To eliminate a persistent holding company discount Trencor decided to unlock the discount by selling and distributing its assets to shareholders. The first step in this process was to get the Trust to distribute its assets to Trencor. This is when the problems started. The trustees demanded a cash backed indemnity until December 2024 before authorizing the distribution of the assets to Trencor.
Initially the trustees wanted a cash backed indemnity for the entire value of the distribution. A rough estimate of the initial indemnity is $350mil. Let’s look at this again as it still does not make sense to me. The beneficiaries have to provide a 5-year cash backed indemnity for the entire value of the distribution! If this is true how is it practically possible to run a Trust through Liechtenstein? Has anybody seen or heard of anything this crazy? To be honest, I must pinch myself every time I read this. I thought that Swiss banker in “Wolf on Wallstreet” was a piece of work, but to experience this in real life is surreal.
The Trencor management team managed to negotiate the $350mil down to $62mil. The expert network I consulted still think this is an unusually high especially since the beneficiary and recipient are the same person. Unbelievably, when management are asked to substantiate the $62mil they openly admit that it is a number plucked out of thin air which the Trustees are not able to articulate. Again, if anybody can shed any light on this, I am all ears. Also, the indemnity has been signed and one has to consider whether it can be unwound.
I want to make a few points on the liability
Trencor have investigated this matter and cannot find any evidence of a liability. At last year’s AGM, I asked every director to go on record confirming that they knew of no issues which could trigger a liability.
Trencor describe the liability as “remote” in all the official communications to shareholders.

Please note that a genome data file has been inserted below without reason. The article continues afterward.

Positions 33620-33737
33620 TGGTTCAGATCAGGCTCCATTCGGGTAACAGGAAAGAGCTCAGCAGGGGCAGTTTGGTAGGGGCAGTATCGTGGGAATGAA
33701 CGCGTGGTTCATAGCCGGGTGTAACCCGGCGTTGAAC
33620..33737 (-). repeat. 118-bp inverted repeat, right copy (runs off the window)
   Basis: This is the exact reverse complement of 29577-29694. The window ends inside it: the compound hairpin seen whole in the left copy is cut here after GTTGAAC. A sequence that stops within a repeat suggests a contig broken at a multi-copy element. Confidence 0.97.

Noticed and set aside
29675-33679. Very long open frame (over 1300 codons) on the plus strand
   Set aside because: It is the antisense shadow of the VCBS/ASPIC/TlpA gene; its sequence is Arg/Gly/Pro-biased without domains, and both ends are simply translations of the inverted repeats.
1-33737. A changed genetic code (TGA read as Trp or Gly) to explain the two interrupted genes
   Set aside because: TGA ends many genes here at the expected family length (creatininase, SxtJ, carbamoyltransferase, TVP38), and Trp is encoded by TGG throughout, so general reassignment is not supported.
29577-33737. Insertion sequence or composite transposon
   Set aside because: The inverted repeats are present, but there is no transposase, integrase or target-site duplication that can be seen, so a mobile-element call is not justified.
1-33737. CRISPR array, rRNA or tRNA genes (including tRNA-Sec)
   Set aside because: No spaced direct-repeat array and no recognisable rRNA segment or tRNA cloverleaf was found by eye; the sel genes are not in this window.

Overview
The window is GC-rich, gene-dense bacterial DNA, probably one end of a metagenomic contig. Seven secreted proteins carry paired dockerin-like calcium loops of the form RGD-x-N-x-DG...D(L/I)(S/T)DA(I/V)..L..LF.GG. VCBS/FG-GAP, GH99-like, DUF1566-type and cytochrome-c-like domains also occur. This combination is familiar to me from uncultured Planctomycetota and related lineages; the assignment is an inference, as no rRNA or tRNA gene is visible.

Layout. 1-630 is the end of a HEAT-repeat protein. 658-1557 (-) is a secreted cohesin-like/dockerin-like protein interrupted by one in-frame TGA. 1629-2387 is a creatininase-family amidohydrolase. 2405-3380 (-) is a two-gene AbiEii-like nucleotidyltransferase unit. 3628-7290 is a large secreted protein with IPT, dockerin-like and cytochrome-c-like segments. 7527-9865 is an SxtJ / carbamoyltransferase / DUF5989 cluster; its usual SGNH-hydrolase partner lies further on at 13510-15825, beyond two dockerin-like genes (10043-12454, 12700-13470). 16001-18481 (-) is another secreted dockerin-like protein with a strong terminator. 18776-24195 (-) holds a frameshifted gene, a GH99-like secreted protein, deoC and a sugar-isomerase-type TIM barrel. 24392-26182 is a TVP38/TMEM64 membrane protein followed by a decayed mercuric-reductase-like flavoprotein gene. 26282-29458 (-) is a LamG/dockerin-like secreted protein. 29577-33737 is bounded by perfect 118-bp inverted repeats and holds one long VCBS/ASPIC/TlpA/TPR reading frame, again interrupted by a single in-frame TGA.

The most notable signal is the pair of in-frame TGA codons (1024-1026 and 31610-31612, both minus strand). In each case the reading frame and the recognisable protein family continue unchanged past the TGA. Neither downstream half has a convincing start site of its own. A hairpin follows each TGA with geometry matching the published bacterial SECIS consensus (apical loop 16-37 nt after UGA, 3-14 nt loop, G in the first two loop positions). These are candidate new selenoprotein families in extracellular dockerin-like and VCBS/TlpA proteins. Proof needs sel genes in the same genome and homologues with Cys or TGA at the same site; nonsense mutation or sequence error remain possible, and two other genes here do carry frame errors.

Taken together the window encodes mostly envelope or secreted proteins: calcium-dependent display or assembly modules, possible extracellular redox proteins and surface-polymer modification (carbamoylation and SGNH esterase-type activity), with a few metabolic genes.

The Trust was not very active and is simple to understand. The only transactions were dividends flowing from Textainer, which were then paid to Trencor. That’s it!
We have discussed the potential of a tax liability with tax consultants. As Trencor never had to pay tax on the dividend in the first place there was no need to set up an avoidance structures which could trigger a tax liability.
Trencor released their 2019 audited results a few weeks ago. The potential liability has not been disclosed on the face of the balance sheet. It is only described in a note as a contingent liability. This disclosure serves as a second opinion from the auditor confirming that the potential of a liability is remote.
Trencor where hoping to release the $62mil using an insurance policy to cover the potential liability. Lloyds Insurance offered to underwrite this risk, but, the Trustees rejected this option.
The trustees do have an umbrella policy indemnifying them from potential liabilities. Trencor tried to offer the Trustees cold hard cash (“the bribe”) which the trustees could use as they wished. They could choose to top-up their existing insurance, or, alternatively use the money to spoil themselves with jewelry and sports cars. This approach, although not formally rejected, seems to have faded.
The delay is costing ZAR126mil in unnecessary costs and ZAR300mil in time value using the South African 5-year bond yield. Again, without these costs the return is significantly higher, and I look forward to insights from members who are familiar with Liechtenstein laws and customs.
Otherwise the significant discount to cash offers investors a very attractive return with no downside.
I do not hold a position with the issuer such as employment, directorship, or consultancy. I and/or others I advise do not hold a material investment in the issuer's securities.